Can The Y2K Cost You K
’s? Essay, Research Paper
Can the Y2K cost you K’s?
The Y2K bug is a computer virus that will plague all major computer systems as we move into the next millenium. People of the 20th century are taking this bug too lightly. It possesses the potential to deliver havoc and spread worldwide chaos in a collection of ways. The Y2K bug will cause an affliction in the computer’s embedded hardware which will make it impossible for the system to process dates after 1999, it will account for hospitals and major organizations to experience difficulties, and is predicted to hit small businesses with a devastating impact.
If dates cannot be processed after the last day of 1999, then all computer systems that hold files are certain to “misbehave” if left unattended. These represent a significant dilemma for banks, legal systems, and any large databases. Banks will experience the loss of account numbers and the information within them, leaving the client’s money lost or deleted. Legal systems are another area of prime concern. If legal information is lost, criminal records are suspect to be mangled, court dates could be confused, and the judicial system as a whole would take a crucial blow. Computer systems will have to be modified and perhaps reformatted to avoid this bulk of disorder.
In addition to these computers not being able to perform, more serious and expensive problems could arise.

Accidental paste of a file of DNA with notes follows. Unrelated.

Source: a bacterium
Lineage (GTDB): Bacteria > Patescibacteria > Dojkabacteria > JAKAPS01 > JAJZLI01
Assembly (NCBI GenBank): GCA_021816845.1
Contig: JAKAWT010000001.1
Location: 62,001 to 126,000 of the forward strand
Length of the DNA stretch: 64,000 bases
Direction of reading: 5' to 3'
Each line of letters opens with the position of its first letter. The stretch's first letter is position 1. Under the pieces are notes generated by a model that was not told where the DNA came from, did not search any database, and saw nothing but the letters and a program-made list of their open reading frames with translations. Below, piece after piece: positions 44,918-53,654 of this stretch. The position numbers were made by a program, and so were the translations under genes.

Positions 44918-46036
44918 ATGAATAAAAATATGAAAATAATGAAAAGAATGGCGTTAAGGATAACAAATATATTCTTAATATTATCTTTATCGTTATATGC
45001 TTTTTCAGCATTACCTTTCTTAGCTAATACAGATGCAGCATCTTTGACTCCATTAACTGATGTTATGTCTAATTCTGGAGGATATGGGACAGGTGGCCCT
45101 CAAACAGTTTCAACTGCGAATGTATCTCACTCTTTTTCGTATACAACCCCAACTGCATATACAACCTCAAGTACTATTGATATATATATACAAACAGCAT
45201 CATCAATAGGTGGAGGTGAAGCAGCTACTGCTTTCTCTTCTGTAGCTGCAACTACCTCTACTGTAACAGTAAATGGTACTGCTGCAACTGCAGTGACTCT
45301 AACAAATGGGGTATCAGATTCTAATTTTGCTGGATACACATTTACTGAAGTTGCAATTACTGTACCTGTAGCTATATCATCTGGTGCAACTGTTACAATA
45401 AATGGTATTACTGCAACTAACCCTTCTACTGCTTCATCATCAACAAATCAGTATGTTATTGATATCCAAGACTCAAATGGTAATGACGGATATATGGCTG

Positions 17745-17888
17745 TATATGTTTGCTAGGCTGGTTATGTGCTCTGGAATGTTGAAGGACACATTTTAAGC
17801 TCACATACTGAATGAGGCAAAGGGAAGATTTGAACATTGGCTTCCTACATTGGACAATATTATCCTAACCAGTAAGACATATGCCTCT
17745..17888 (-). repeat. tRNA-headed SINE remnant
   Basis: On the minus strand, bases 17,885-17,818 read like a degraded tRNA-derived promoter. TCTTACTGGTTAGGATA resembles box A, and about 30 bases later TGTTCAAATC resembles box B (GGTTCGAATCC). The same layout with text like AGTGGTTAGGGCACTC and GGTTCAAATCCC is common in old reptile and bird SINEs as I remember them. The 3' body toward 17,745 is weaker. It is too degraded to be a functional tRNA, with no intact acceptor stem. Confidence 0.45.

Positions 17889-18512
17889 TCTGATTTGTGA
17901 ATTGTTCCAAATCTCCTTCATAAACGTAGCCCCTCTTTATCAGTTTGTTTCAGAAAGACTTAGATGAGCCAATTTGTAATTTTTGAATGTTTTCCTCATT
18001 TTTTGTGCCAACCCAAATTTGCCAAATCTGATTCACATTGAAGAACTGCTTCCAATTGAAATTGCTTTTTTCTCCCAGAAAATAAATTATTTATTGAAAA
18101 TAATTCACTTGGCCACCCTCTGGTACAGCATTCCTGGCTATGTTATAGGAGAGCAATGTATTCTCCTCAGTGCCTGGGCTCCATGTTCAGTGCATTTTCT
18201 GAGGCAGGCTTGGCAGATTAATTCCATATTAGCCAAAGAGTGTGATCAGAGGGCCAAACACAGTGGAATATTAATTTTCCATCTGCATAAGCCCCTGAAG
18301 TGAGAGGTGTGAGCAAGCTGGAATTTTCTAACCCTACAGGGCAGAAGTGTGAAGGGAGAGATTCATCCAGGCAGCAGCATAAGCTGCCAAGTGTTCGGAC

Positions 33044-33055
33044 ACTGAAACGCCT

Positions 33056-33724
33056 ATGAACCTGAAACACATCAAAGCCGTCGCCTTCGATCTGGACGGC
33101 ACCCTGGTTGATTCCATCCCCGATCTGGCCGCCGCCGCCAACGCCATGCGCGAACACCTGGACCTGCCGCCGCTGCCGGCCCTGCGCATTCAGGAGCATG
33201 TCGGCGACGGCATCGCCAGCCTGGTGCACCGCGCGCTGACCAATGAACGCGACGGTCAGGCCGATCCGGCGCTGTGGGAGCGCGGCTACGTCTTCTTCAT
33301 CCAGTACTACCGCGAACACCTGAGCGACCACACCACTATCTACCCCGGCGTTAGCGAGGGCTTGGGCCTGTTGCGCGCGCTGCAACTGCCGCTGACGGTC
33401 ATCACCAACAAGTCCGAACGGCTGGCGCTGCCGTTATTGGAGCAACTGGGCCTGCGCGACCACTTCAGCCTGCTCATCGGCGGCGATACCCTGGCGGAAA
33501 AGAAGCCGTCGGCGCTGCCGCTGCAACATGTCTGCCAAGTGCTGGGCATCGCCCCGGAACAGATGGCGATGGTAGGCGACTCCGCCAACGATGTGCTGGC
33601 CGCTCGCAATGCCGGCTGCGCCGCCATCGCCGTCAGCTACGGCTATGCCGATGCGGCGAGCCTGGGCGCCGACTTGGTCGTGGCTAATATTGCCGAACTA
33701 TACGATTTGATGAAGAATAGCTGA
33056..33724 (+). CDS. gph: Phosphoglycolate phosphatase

Kaiser Hospital in San Francisco is the Nations largest health care organization and has already begun to screen their systems for the Y2K virus (www.cnn.com/HEALTH/9902/02/hospital.y2k/.) This procedure has cost the Hospital $200 million dollars which amounts to two months worth the hospitals drug budget. The high powered computers which assist many of the patients (cat scans, respirators, and life support systems) could suddenly collapse, and leave many patients with much lower standards of health care. An issue of equal concern is the technological organization of penitentiaries. Many of the newer prisons’ cells are opened and closed by computer operated systems. If these systems were to collapse, the ability to contain the inmates could be in question.
Hospitals and large organizations may have the budget and manpower to make the disturbances of this bug less severe, but limited manpower and restricted resources may make this bug more destructive toward the owner’s of small businesses and entrepreneurs. In order to attempt to reformat or contain the virus, a large staff is needed. Specialists would have to locate the virus, test the system, and alter it if needed. For the common businessman, this could propose heavy financial burden and problems with the company’s stability.